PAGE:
Zuma abhors Gaddafi’s human rights violations – minister

2011-03-10 12:51

President Jacob Zuma took advantage of a phone call from Libyan leader Muammar Gaddafi to tell him that South Africa abhorred the “heinous violation of human rights against his own people”, international relations minister Maite Nkoana-Mashabane said today.

Nkoana-Mashabane told a media briefing in Pretoria: “The president took advantage of that call to tell him that South Africa has led a campaign to suspend Libya from the Human Rights Council in Geneva.”

South Africa had also taken the opportunity to tell Gaddafi that it “abhors the heinous human rights violations against his own people”, she said.

“We took advantage through our president to tell him this has to stop with immediate effect,” she said.

Zuma’s office yesterday refused to confirm or deny reports about what he said to the embattled Libyan leader as reported by the BBC, crediting Libyan TV.

Libyan TV quoted Zuma as calling on the African Union to “take decisive action and uncover the conspiracy that Libya is facing”.

Zuma, who is out of the country attending the African Union Security Council meeting in Ethiopia, was also quoted as “stressing the need not to depend on tendentious reports circulated by foreign media outlets and the need to listen to the Libyan media in this regard”.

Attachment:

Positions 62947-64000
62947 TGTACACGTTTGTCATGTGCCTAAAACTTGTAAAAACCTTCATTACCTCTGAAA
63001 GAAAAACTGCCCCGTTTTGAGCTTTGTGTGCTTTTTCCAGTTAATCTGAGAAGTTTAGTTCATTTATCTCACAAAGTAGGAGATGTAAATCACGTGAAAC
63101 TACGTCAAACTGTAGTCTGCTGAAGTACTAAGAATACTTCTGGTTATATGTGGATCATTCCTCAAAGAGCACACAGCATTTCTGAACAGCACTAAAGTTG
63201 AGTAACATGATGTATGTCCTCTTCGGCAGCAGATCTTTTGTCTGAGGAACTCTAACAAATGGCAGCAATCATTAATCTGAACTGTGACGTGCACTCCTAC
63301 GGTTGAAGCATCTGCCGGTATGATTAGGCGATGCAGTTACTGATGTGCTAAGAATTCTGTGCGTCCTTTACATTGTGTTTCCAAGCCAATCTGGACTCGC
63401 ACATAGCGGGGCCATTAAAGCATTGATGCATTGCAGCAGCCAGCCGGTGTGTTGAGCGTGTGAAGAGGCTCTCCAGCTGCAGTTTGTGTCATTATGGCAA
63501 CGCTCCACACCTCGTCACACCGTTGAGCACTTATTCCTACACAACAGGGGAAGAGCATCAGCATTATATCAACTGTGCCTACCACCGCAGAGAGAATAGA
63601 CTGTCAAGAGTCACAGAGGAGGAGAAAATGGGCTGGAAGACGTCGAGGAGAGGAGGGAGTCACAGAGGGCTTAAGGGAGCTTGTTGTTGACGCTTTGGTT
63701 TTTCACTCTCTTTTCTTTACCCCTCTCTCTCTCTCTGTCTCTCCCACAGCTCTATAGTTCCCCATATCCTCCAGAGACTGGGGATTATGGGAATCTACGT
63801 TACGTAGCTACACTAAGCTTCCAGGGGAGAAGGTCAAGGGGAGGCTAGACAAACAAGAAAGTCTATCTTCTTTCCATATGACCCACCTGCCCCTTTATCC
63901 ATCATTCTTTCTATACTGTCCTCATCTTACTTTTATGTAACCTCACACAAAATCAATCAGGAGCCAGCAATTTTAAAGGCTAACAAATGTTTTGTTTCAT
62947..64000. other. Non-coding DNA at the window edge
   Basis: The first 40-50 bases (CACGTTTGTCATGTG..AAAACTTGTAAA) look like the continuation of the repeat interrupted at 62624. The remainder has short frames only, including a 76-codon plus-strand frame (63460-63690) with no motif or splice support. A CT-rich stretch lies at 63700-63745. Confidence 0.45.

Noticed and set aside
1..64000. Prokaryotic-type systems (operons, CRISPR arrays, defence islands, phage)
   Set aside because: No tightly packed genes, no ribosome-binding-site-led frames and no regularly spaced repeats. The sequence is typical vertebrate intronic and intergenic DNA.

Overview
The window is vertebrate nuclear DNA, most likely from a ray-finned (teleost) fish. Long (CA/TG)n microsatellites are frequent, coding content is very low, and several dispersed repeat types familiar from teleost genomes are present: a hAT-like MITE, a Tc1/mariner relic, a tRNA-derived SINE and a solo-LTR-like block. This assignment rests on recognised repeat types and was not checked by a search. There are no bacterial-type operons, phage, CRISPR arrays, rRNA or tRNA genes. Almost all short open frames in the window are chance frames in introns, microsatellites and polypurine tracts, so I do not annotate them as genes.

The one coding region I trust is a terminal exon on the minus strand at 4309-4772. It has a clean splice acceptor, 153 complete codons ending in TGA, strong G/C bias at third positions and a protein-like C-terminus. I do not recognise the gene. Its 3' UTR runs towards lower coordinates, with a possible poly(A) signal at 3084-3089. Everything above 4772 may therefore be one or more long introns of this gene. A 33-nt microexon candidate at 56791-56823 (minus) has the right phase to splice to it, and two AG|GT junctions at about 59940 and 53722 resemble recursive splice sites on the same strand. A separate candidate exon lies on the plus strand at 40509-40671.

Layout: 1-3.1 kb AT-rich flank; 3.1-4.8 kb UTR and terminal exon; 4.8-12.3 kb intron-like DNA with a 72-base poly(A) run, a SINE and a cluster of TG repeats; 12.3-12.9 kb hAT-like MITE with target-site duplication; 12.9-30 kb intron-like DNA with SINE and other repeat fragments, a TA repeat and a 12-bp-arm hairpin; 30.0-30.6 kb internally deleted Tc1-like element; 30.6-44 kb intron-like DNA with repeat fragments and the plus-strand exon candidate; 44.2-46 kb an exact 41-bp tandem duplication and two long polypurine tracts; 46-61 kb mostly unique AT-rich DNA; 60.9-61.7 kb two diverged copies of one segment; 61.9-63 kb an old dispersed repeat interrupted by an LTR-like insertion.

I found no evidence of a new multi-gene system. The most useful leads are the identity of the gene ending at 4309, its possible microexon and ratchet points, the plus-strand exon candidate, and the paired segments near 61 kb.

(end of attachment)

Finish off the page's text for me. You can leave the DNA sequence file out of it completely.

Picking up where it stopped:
His office issued a statement yesterday saying that it “would not be drawn into rumours and distortions of the conversation with Gaddafi, who had called to explain his side of the story”.

The presidency also said that Zuma had spoken out “clearly” on the Libyan issue, openly condemning the loss of life, attacks on civilians and reported violations of human rights in Libya.

Nkoana-Mashabane today emphasised that South Africa not only supported but co-sponsored all resolutions taken by the United Nations Security Council.

Nkoane-Mashabame said it was critical to also remember that it was only Zuma who followed up on any misadventure by Gaddafi, taking him to task on various occasions, as when he tried to perpetuate his idea for the passing of a resolution on a United States of Africa, and when he tried to remain a permanent president of the African Union.

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